My own built version of the new Phono pramplifier and tone control unit working with my record turntable.

My complete bedroom HI FI setup with computer and the 3 Valve stereo amplifier as it stands in 2021.

Suitable HT Power Supply for powering the entire modules, That includes the Phono preamplifier, Tone control and line driver preamplifier.

Circuit Diagram Of The Active Tone Control Circuit. Please refer to text for more details

Chassis wiring diagram of the tone control circuit. Note that you must work with the circuit diagram for full component rating and values.

Circuit diagram of the line preamplifier. This circuit is only needed for low level signals such as old FM Tuners without a built in preamplifier

Chassis wiring diagram of line level preamplifier. Note. You must work with the circuit diagram for full component rating and values.

Circuit Diagram of The RIAA Phono Preamplifier needed for the reproduction of records from a Phono Turntable. Please refer to text for more details.

Chassis wiring diagram of the phono preamplifier. Note. You must work with the circuit diagram for full component rating and values.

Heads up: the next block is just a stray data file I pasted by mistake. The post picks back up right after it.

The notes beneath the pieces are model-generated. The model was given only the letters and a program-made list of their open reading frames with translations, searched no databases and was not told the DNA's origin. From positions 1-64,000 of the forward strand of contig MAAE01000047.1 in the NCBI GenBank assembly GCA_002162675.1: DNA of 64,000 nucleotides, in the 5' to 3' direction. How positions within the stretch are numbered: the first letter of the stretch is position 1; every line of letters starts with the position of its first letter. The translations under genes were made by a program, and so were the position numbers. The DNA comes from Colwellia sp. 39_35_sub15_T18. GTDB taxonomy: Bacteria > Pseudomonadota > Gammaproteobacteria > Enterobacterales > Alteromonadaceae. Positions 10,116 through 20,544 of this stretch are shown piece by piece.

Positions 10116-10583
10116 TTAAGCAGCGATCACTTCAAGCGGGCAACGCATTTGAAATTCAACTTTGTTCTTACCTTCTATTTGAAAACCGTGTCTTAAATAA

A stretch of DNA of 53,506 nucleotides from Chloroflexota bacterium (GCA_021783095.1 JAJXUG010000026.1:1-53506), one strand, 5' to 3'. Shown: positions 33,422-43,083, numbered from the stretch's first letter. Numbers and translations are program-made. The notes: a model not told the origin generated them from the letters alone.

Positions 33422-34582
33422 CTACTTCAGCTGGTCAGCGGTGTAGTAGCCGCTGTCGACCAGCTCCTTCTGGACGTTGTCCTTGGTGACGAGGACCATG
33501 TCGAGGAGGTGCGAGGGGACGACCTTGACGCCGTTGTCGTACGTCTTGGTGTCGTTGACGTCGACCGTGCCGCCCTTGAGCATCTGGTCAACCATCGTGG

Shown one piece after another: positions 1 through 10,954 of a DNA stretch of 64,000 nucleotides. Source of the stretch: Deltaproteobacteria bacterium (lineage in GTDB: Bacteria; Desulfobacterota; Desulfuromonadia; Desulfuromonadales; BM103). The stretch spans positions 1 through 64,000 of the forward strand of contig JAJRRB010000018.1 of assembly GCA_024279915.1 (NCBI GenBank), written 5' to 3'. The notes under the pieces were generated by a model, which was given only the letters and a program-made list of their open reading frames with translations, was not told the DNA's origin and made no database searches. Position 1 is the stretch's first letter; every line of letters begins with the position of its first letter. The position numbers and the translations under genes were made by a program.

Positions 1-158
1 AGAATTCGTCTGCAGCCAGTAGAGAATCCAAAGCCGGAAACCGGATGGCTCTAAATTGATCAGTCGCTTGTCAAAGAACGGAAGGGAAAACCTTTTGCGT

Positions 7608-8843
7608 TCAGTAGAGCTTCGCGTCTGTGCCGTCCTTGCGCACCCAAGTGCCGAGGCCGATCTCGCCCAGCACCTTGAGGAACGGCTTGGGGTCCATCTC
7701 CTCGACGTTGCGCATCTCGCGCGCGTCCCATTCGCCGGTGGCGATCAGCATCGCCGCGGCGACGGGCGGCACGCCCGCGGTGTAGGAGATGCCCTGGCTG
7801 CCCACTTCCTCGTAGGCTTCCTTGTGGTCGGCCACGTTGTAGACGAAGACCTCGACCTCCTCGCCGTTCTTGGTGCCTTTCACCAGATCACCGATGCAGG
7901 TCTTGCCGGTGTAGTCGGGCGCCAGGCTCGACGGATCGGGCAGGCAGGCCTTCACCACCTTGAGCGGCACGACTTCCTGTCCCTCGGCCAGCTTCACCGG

Circuit Diagram of the 6.3V heater configuraton for all circuits. Please refer to text for more details

Block Diagram of how to connect the circuits together to form a simple or complex audio hi fi system. Choice is up to you

Please left click on selected picture to enlarge image

Construction Guidelines For All Configurations Of These Circuits

1. I have provided a circuit diagram for each module you wish to construct and this includes the value of every component and the voltage rating of capacitors in which where highlighted is the minimum which can be used. All resistor values are 0.5 Watt except for the power supply smoothing resistors in which case are called for in the circuit diagrams.

2. The wiring diagram is the suggested chassis layout and until I obtain some suitable symbols it only shows the valve base connections mounted under the chassis.

3. There is not really any setting up procedure of any of these modules and if in any doubt picture 11 is the block diagram which shows you how to connect these modules up. 

4. All these circuits involve the use of very high voltages and although they are very simple you must have proper respect for mains electricity. All modules including the power supply unit must be enclosed in a soundly earthed metal case or chassis with no exposed live connections accessible.  

5. Unless you are building everything into an instrument metal case, Ventilation is not a big problem like the 3 valve stereo amplifier as the HT current draw is very low.